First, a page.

7 Health Benefits Of Sweet Corn

Last updated June 20, 2016

Sweet corn or maize (Zea mays subsp. mays) is a large grain plant native to Mesoamerica. Each stalk produces ears of corn, which contain many seeds called kernels. The kernels contain the edible starch of the plant. Sweet corn is the result of a naturally occurring recessive mutation in the genes, which control the conversion of sugar to starch inside the corn kernel. The ears are picked when immature and prepared and eaten as a vegetable, rather than a grain.

Here are the 7 health benefits of sweet corn:

1.     Sweet corn is a rich source of calories.

Some may be afraid of the word “calorie,” but we need calories to live. Corn provides a great staple with 342 calories per 100 grams (about a large ear of corn). This plant also has a very low glycemic index. Foods high on the glycemic index (such as white rice and white bread) will break down rapidly and cause blood sugar, and insulin level jumps after meals, which is followed by quickly crashing blood sugar levels. Sweet corn will slowly absorb into the bloodstream, creating a more stable blood sugar level.

2.     Sweet corn is loaded with the B-vitamin complex.

Sweet corn is rich in B-vitamin constituents, particularly thiamin (B1) and niacin (B3). Thiamin is essential for maintaining proper nerve health and cognitive function. Niacin has been known to increase an individual’s “good” cholesterol and reduce the risk of cardiovascular problems. A deficiency of niacin leads to Pellagra - a disease characterized by diarrhea, dementia, dermatitis, and insomnia, the inability to sleep.

Sweet corn is also a good source of pantothenic acid (B5), which is an essential vitamin for carbohydrate, protein, and lipid metabolism in the body. Folic acid (B9) helps the body to produce healthy red blood cells and prevents anemia. It is also necessary for aiding rapid cell division and growth, such as during infancy and pregnancy. A deficiency of folic acid in pregnant women can lead to the birth of underweight infants and may also result in neural tube defects in newborns.

3.     Sweet corn can help fight anemia.

Anemia is the decrease of red blood cells or the amount of hemoglobin in the blood. The vitamin B12 and folic acid found in corn help prevent anemia caused by a vitamin deficiency. Corn is also a good source of iron, which is essential for the body to create new red blood cells.

4.     Sweet corn can help improve one’s cholesterol levels.

As stated before, niacin is great for increasing an individual’s “good” cholesterol and reduce the risk of cardiovascular problems. Also, according to the Journal of Nutritional Biochemistry, corn husk oil has been found to lower plasma “bad cholesterol. Health benefits include the reduction of heart disease and the prevention of atherosclerosis.

5.     Sweet corn can help boost your vitamin A levels.

Sweet corn is rich in beta-carotene, a precursor to vitamin A. Beta-carotene is converted into vitamin A and provides maintenance of great vision and skin. Vitamin A can also help one’s mucous membranes and improves one’s immune system. The beta-carotene that is not converted into vitamin A acts as an excellent antioxidant and fights diseases like cancer and heart disease.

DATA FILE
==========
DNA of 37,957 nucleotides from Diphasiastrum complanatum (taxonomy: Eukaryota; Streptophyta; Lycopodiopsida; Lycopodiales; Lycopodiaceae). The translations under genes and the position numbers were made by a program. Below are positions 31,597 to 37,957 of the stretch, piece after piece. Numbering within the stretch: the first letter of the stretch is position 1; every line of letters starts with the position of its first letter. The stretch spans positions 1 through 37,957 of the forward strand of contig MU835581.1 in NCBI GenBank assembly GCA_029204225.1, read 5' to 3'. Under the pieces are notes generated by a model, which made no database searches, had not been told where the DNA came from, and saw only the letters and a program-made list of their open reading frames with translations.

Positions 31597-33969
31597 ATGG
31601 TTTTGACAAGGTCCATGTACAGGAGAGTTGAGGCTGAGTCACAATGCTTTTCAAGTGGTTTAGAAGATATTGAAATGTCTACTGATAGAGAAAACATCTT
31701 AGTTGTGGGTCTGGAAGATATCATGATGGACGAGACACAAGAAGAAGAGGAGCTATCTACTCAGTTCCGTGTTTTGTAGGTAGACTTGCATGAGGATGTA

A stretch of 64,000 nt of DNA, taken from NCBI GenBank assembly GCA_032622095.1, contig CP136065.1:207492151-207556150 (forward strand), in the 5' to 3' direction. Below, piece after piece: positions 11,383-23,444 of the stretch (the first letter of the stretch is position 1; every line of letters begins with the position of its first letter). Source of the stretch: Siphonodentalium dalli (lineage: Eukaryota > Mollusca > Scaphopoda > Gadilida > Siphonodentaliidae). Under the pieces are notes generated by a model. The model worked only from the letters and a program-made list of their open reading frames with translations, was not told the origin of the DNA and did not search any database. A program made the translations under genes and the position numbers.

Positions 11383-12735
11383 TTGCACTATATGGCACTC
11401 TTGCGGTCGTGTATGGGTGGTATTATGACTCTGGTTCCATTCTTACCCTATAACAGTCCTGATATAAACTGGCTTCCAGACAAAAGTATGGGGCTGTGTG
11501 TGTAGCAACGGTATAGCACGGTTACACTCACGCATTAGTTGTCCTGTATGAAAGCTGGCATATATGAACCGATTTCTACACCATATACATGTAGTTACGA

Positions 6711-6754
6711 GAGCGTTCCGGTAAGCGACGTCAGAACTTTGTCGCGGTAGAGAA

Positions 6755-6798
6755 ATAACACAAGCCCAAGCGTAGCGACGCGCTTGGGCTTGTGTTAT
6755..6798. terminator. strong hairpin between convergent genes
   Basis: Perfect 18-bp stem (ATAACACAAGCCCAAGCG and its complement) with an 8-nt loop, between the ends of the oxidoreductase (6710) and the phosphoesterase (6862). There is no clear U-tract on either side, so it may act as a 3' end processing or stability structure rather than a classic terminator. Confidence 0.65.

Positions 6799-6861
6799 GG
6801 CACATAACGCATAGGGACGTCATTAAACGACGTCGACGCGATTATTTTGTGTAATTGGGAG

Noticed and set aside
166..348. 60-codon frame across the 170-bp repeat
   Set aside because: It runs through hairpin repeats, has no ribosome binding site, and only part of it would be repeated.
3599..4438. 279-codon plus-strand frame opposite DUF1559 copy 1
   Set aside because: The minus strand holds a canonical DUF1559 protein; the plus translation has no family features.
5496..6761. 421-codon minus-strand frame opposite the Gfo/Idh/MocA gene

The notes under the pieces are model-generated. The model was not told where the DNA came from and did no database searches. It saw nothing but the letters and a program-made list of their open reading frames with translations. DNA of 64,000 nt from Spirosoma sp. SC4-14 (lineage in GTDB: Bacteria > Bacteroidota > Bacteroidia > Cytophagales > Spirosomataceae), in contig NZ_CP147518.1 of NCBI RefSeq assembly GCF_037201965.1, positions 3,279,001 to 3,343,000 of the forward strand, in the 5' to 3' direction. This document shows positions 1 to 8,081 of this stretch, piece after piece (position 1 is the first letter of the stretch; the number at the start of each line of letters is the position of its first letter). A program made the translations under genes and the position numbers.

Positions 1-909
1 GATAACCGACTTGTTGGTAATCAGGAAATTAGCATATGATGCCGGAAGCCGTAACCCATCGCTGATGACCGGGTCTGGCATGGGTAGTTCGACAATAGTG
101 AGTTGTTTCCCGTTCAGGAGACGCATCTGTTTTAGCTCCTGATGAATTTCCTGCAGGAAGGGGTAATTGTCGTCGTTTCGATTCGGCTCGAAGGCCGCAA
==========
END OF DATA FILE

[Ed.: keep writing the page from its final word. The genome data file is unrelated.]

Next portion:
6.     Sweet corn may possess cosmetic benefits.

Corn starch is used in many cosmetic products and may also be applied to the skin to soothe rashes and irritation. Corn products can be used to replace carcinogenic petroleum products, which are major constituents of many cosmetic preparations.

7.     Sweet corn can help one fight cancer.

A study published in the Journal of Agriculture and Food Chemistry suggested that corn is rich in antioxidants. Antioxidants fight cancer-causing free radicals and can induce apoptosis in cancerous cells while leaving healthy cells unaffected. Corn is also rich in ferulic acid, an anticarcinogenic agent that has been shown to be effective in fighting the tumors, which lead to breast and liver cancer. Anthocyanins, found in purple corn, also act eliminates cancer-causing free radicals.

Additional Resources:

  1. Corn, sweet, yellow, raw Nutrition Facts & Calories. (n.d.). Retrieved July 11, 2017, from http://nutritiondata.self.com/facts/vegetables-and-vegetable-products/2415/2
  2. Borek, C. (2004). Dietary antioxidants and human cancer. Integrative cancer therapies3(4), 333-341.
  3. Layrisse, M., Cook, J. D., Martinez, C., Roche, M., Kuhn, I. N., Walker, R. B., & Finch, C. A. (1969). Food iron absorption: a comparison of vegetable and animal foods. Blood33(3), 430-443.
  4. Yu, B. H., & Kies, C. (1993). Niacin, thiamin, and pantothenic acid bioavailability to humans from maize bran as affected by milling and particle size. Plant foods for human nutrition43(1), 87-95.
  5. Ramjiganesh, T., Roy, S., Nicolosi, R. J., Young, T. L., McIntyre, J. C., & Fernandez, M. L. (2000). Corn husk oil lowers plasma LDL cholesterol concentrations by decreasing cholesterol absorption and altering hepatic cholesterol metabolism in guinea pigs. The Journal of nutritional biochemistry11(7), 358-366.
  6. Ostlund, R. E., Racette, S. B., Okeke, A., & Stenson, W. F. (2002). Phytosterols that are naturally present in commercial corn oil significantly reduce cholesterol absorption in humans. The American journal of clinical nutrition75(6), 1000-1004.
  7. Burton, G. W., & Ingold, K. U. (1984). b-Carotene: an unusual type of lipid antioxidant. Science224, 569-574. 
  8. Dewanto, V., Wu, X., & Liu, R. H. (2002). Processed sweet corn has higher antioxidant activity. Journal of Agricultural and food Chemistry50(17), 4959-4964.

Reviewed and Approved by a member of the DoveMed Editorial Board
First uploaded: July 16, 2014
Last updated: June 20, 2016

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